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Re: [ontology-summit] Ontology Summit 2013

To: "'Ontology Summit 2013 discussion'" <ontology-summit@xxxxxxxxxxxxxxxx>
From: "Matthew West" <dr.matthew.west@xxxxxxxxx>
Date: Sat, 8 Dec 2012 09:29:29 -0000
Message-id: <50c30876.630eb40a.0da5.5d16@xxxxxxxxxxxxx>
Dear John,    (01)

This is the right question.    (02)

> What is the purpose of an ontology?      (03)

MW: My answer to this is that an ontology (computer science artefact) is an
information system, it both is a repository of information and you can query
it to get the answers to questions.    (04)

MW: So now we can consider the purpose of information, which in business, is
to support decisions taking (information can also be entertainment or some
combination of the two). Better information leads to better decisions. Where
decisions appear in the processes of an enterprise.    (05)

MW: So now we have a basis for evaluating our ontologies. Do they provide
(some of) the information that meets the requirements to support a decision.
Of course there may be more than one decision that the ontology supports,
and this answers the question of scope. The (intended) scope of an ontology
is the set of decisions it is designed to support.    (06)

We can now evaluate an ontology in terms of the quality of the information
it provides. Here quality is not better or worse, but meeting agreed
requirements. An evaluation would be around the effectiveness and efficiency
with which these requirements are met.     (07)

Some properties that you might consider that determine effectiveness of
information include:
- Relevance - is the information relevant to the decision at hand
- Clarity - is the meaning of the information clear
- Accuracy - how close to the truth is the information?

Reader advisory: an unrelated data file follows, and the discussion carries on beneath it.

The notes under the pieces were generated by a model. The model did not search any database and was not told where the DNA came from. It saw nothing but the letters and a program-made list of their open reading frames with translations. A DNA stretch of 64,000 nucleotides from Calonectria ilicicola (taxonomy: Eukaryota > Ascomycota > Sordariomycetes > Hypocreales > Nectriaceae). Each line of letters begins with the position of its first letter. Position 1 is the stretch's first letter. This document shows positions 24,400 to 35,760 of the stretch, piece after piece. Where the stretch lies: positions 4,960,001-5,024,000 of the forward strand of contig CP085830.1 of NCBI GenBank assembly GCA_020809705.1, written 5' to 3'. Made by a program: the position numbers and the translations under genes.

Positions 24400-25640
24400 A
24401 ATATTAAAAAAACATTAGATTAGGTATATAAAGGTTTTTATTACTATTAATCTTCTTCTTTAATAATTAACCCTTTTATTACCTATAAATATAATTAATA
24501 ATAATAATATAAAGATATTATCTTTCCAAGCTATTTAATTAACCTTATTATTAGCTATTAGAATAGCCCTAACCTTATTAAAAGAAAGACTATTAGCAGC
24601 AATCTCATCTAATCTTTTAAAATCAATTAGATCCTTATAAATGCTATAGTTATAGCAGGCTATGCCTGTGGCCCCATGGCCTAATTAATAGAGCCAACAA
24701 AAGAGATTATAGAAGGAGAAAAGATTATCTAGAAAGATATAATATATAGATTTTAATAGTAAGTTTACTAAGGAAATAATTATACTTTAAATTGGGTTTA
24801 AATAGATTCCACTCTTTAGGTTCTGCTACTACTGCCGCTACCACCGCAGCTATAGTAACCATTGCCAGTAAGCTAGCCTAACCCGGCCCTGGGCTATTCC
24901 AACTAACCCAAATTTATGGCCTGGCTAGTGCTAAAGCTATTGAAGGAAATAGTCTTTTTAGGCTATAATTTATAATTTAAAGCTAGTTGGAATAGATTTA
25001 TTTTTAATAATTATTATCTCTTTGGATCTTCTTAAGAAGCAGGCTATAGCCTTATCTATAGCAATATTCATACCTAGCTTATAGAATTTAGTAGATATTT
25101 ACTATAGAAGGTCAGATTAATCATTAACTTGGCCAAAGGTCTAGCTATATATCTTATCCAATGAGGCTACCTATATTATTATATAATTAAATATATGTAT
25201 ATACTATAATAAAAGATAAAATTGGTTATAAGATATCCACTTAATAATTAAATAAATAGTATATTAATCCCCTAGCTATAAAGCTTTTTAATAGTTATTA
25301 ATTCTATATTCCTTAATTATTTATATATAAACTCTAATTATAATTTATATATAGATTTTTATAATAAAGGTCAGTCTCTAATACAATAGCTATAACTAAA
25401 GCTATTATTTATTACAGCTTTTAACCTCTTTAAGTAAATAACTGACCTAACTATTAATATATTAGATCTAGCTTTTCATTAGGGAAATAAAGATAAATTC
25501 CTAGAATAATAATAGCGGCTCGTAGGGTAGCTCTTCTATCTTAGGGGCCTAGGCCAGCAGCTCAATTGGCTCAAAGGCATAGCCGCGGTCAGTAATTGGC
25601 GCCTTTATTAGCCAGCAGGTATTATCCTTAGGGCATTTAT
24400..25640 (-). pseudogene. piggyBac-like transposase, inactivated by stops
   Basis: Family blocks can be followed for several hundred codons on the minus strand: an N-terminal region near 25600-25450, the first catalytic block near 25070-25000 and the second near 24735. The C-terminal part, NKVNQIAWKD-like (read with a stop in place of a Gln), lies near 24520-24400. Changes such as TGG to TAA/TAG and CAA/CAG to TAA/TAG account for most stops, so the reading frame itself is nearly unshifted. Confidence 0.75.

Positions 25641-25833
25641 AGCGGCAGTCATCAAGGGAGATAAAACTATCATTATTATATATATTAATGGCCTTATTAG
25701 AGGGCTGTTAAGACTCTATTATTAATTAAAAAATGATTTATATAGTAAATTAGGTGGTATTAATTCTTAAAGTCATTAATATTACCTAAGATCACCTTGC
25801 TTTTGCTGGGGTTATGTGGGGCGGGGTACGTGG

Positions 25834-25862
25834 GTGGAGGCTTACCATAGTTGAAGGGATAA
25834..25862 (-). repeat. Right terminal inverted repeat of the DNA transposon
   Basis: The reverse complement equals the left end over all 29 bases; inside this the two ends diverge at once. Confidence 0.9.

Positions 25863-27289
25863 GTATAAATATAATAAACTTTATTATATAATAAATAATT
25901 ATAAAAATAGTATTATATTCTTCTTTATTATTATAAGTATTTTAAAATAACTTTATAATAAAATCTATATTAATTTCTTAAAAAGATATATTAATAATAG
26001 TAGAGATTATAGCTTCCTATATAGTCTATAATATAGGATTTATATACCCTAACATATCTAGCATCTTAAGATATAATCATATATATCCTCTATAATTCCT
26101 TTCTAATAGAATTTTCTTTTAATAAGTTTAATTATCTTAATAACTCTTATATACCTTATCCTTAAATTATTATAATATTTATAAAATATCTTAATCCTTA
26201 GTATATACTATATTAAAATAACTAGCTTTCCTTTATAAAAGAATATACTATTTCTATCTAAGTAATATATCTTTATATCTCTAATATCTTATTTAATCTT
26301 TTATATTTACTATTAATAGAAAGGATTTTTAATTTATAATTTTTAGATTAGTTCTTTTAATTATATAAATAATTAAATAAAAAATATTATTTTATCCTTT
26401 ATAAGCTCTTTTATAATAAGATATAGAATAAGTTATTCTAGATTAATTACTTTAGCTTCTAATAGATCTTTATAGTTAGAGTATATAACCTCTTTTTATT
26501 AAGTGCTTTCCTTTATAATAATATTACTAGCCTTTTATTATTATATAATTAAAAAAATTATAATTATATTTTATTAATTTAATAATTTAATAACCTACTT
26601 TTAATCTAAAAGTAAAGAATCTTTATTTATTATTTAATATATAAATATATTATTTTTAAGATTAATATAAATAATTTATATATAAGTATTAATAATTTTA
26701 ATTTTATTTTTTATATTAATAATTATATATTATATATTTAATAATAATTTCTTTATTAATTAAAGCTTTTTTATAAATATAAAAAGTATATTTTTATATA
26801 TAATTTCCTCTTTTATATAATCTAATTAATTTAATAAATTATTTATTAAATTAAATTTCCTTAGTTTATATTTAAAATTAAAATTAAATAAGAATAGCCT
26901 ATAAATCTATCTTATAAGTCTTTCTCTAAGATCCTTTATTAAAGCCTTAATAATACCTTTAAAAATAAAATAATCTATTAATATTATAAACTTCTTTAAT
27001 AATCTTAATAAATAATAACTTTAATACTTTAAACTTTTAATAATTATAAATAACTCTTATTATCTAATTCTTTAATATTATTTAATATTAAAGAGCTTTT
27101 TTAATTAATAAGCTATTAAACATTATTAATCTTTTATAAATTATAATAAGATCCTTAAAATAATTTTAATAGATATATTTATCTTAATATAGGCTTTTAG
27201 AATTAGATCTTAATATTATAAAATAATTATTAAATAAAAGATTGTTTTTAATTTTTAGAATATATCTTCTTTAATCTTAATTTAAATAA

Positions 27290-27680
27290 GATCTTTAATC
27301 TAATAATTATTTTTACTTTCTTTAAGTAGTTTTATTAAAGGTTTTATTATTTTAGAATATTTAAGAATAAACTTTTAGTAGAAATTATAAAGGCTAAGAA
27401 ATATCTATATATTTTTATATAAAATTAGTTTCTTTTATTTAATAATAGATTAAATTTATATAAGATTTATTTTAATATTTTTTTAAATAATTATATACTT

- Completeness/timeliness - is all the information available when the
decision needs to be made?    (08)

Some properties that affect efficiency include:
- Cost - how much does the information cost to provide?
- consistency - is the same thing referred to in the same way? (otherwise
there are costs and timeliness issues of reconciliation)    (09)

> But focused on what?  Any kind of comparison, including evaluation,
> implies a criterion of some kind:  "X is better than Y according to
> some criterion Z."
> What criterion Z makes one ontology better than another?    (010)

MW: Therefore one ontology is better than another if it meets the
information requirements where the other does not. On the other hand, one
ontology is not better than another if it exceeds the information
requirements. Also if two ontologies meet the information requirements, then
one is better than another if it does so more efficiently, which usually
means at lower cost.    (011)

MW: One of the things that falls out from this is that an ontology is not of
poor quality if it fails to meet requirements that were not part of its
specification (you cannot fail to meet unstated requirements). This is often
one of the criticisms of ontologies (it's a bad ontology because it was
designed to do this, but it can't meet my requirement which is that). There
is no reason to suppose an ontology will meet wider requirements than it was
designed to meet, so if you intend it to meet broad requirements, that had
better be part of its design.    (012)

MW: So in essence it is all a matter of quality (fitness for purpose).    (013)

Regards    (014)

Matthew West                            
Information  Junction
Tel: +44 1489 880185
Mobile: +44 750 3385279
Skype: dr.matthew.west
http://www.matthew-west.org.uk/    (015)

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